Judge Orders School Board Member to Comply with Law
by Buck Quigley - posted 5:48 pm, September 3, 2009
Almost four months after the Buffalo School Board Election which took place on May 5, a new court decision may shed more light on the political contributions made to current board member Christopher L. Jacobs.
Four months? Why so long?
Because in that time, despite our efforts in court, Jacobs has still not filed complete campaign finance disclosure forms. We feel we’re just pursuing accurate information, and that takes time, not to mention expert legal representation from Peter A. Reese.
Jacobs’s attorney, Paul G. Joyce (pictured), disputes our motives. He claimed in an affidavit to the court that we were capriciously and frivolously trying “to harass and maliciously injure Mr. Jacobs.”
The Hon. Frederick J. Marshall did not agree. Here’s the transcript of Tuesday’s proceedings, including his ruling from the bench.
On July 17, two months after the filing deadline, and without notice to the litigants pursuing the records (us), or to the courts, Jacobs filed a somewhat more complete campaign finance disclosure form with the Buffalo Board of Education. That filing omits addresses and full names of contributors. Nonetheless, Joyce used that belated, incomplete, and unannounced filing as a rationale for calling our litigation frivolous and capricious. Here’s the affidavit. At the end of that document, you’ll find Jacobs’s July 17 disclosure. Click here to read Reese’s responding affirmation.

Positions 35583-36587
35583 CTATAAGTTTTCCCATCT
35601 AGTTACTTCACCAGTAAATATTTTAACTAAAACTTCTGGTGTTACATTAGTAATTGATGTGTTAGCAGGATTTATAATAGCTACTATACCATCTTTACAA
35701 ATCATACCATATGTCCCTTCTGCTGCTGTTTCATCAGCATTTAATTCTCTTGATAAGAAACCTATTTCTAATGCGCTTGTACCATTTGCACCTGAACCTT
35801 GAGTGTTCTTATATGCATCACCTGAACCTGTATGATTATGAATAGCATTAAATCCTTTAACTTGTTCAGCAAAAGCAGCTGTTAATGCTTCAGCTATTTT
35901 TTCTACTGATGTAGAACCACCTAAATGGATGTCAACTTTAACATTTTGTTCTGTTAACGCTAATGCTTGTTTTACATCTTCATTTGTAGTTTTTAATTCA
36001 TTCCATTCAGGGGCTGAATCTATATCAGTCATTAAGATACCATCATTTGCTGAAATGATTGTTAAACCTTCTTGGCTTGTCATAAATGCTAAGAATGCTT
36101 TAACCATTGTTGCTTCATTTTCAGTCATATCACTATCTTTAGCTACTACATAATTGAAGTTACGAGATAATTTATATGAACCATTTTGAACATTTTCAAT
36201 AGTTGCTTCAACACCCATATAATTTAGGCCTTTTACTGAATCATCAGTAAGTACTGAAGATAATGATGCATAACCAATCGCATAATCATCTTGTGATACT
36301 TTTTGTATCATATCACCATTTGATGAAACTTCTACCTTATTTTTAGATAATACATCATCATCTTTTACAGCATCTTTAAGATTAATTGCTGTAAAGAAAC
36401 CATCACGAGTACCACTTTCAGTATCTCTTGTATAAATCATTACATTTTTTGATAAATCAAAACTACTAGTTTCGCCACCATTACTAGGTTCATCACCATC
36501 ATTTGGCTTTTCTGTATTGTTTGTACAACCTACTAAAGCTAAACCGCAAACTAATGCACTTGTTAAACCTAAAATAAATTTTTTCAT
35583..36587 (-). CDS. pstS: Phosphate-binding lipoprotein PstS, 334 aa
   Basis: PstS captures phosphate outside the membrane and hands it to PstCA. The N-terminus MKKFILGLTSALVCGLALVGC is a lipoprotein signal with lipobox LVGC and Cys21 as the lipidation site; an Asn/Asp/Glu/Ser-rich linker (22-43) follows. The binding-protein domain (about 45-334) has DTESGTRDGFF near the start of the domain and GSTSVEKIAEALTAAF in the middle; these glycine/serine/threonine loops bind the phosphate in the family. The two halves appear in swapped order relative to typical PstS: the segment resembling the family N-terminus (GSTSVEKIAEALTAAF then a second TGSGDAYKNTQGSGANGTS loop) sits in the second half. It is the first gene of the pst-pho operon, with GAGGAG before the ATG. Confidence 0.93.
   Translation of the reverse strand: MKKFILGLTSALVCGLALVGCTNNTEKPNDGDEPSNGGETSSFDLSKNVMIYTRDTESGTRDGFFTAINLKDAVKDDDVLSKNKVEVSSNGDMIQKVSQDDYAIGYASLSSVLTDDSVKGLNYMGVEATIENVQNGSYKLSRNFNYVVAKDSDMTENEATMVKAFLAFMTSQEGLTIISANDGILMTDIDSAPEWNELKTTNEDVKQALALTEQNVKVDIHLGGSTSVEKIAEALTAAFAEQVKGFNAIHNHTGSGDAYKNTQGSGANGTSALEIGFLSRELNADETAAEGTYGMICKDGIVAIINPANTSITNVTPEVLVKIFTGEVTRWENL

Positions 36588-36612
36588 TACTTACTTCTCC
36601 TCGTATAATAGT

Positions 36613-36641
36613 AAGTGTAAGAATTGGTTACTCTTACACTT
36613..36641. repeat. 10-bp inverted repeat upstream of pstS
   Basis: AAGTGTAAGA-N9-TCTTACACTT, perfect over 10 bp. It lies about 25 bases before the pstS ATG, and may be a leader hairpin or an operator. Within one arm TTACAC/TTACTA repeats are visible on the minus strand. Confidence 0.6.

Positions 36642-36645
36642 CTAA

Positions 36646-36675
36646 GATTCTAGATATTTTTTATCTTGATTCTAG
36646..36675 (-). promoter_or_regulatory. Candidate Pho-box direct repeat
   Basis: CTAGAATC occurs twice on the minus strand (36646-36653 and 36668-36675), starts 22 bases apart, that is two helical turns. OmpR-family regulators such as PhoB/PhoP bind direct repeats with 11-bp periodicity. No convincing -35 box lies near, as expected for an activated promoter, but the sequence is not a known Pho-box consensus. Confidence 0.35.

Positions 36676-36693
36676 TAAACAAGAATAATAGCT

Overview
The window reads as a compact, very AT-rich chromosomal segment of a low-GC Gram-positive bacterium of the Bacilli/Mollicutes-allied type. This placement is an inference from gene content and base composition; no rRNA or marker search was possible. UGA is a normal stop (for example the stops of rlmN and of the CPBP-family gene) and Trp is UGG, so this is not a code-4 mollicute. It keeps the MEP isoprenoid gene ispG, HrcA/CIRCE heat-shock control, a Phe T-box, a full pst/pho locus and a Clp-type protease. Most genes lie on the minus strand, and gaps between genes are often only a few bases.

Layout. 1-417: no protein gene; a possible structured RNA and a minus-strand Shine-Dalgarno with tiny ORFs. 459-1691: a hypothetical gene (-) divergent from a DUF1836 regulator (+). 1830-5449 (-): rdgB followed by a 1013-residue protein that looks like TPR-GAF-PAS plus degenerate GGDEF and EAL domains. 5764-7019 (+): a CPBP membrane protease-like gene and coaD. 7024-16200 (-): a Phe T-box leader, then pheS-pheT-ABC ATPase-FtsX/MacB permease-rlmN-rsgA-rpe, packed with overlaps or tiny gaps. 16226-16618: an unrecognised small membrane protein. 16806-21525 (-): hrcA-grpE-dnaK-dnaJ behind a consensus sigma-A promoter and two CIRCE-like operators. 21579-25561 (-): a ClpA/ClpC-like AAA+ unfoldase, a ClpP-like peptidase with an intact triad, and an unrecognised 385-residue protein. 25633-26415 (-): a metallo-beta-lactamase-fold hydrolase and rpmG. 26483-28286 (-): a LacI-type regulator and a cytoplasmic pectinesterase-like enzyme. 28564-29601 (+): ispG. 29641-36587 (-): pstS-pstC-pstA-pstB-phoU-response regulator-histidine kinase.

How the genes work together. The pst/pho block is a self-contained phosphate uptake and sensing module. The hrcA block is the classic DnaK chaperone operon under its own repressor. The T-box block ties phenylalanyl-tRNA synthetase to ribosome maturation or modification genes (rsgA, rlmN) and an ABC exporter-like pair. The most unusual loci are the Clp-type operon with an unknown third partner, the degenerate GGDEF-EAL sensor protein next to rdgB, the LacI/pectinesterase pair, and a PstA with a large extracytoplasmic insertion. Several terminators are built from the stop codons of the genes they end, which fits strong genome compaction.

Let the guessing games begin. Assign last names to first names in the document, or vice versa, and win fabulous prizes from Artvoice for accuracy, and/or originality. Judging will take place if and when Jacobs meets the judge’s order to comply with the law within 20 days.
Despite Joyce’s claim, this all began because we were interested not so much in Jacobs, but in an undocumented and seemingly illegal entity created by the Buffalo Niagara Partnership called Buffalo Students First. The group spent more than $30,000 to back the incumbent at-large candidates in May’s school board election.
According to Jacobs’s July 17 filing, his campaign spent almost $54,000 on top of whatever backing he received from the Partnership.